diplomacy, national security and war-fighting is clueless about the
realities of global affairs, power politics and modern [war]," a senior
Pentagon official said.

Neoconservatives argue that the Pentagon is ascendant because it has better
internalized the president's worldview. The State Department, they say, has
not succeeded in its main task of explaining U.S. policy to the world and
winning support for it.

Pentagon officials stressed that they are cooperating with State, but the
military's swift victories in Afghanistan and Iraq have boosted its stature.
"When there is a track record of success, that tends to earn a heavier and
heavier workload," the senior Pentagon official noted.

In public, Powell and Defense Secretary Donald H. Rumsfeld have friendly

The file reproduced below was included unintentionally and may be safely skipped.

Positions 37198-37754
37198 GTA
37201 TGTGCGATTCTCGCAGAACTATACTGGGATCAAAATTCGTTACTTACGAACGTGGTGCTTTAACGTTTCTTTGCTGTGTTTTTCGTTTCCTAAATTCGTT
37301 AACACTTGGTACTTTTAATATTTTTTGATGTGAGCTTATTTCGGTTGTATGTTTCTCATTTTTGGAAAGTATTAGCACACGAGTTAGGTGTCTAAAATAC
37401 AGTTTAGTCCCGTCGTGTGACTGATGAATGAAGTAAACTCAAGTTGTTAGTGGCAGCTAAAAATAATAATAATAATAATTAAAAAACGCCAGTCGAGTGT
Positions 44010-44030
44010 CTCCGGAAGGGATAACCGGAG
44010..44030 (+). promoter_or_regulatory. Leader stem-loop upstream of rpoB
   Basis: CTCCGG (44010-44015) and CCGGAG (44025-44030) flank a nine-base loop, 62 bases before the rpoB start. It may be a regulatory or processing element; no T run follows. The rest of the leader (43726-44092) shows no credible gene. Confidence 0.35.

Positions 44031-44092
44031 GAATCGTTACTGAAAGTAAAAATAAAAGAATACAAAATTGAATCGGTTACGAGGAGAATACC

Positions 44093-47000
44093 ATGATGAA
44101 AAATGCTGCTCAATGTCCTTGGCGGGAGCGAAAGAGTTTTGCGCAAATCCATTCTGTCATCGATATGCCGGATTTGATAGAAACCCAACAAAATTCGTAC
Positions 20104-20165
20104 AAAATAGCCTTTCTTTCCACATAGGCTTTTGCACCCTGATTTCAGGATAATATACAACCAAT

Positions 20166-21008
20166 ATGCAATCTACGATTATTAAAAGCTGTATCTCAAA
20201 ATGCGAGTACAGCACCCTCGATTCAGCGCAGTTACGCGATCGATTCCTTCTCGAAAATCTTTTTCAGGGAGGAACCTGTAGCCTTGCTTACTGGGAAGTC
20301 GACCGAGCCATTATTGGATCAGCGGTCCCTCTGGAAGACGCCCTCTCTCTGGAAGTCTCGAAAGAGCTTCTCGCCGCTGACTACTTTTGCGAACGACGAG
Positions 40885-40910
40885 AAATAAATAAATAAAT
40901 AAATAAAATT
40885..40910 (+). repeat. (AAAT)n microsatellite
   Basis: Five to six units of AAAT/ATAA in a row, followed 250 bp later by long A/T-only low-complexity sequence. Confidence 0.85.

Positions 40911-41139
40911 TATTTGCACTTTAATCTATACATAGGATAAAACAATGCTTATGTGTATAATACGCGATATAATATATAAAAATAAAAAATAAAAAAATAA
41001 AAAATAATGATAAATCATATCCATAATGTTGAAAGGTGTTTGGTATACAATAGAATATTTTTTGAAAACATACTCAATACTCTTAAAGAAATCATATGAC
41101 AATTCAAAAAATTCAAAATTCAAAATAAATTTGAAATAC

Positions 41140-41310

relations, and their policy differences are cordial, if hard-argued. In
private, Powell is said to roll his eyes at the volume of "Rummygrams"
routinely sent his way that offer the Defense secretary's views on foreign

However, at the day-to-day working level, mid-level State Department
bureaucrats say they are alarmed by the ideological fervor of the Pentagon's
civilian decision-makers, and how they leave State out of important
decisions, brush aside the diplomats to get things done, or ignore tasks
they do not want to perform.

After months of bitter battle over who should run postwar Iraq, the two
departments finally agreed on L. Paul Bremer III, who was appointed Tuesday
by Bush to be the top civilian administrator.

But in the larger ideological struggle, there is no compromise in sight.

Diplomats interviewed for this story -- all of whom insisted on anonymity
because of the sensitivity of the political infighting -- said they are
profoundly worried about what they describe as the administration's
arrogance or indifference to world public opinion, which they fear has wiped
out, in less than two years, decades of effort to build goodwill toward the
United States.

They cite as an example fallout from Iran being included in President Bush's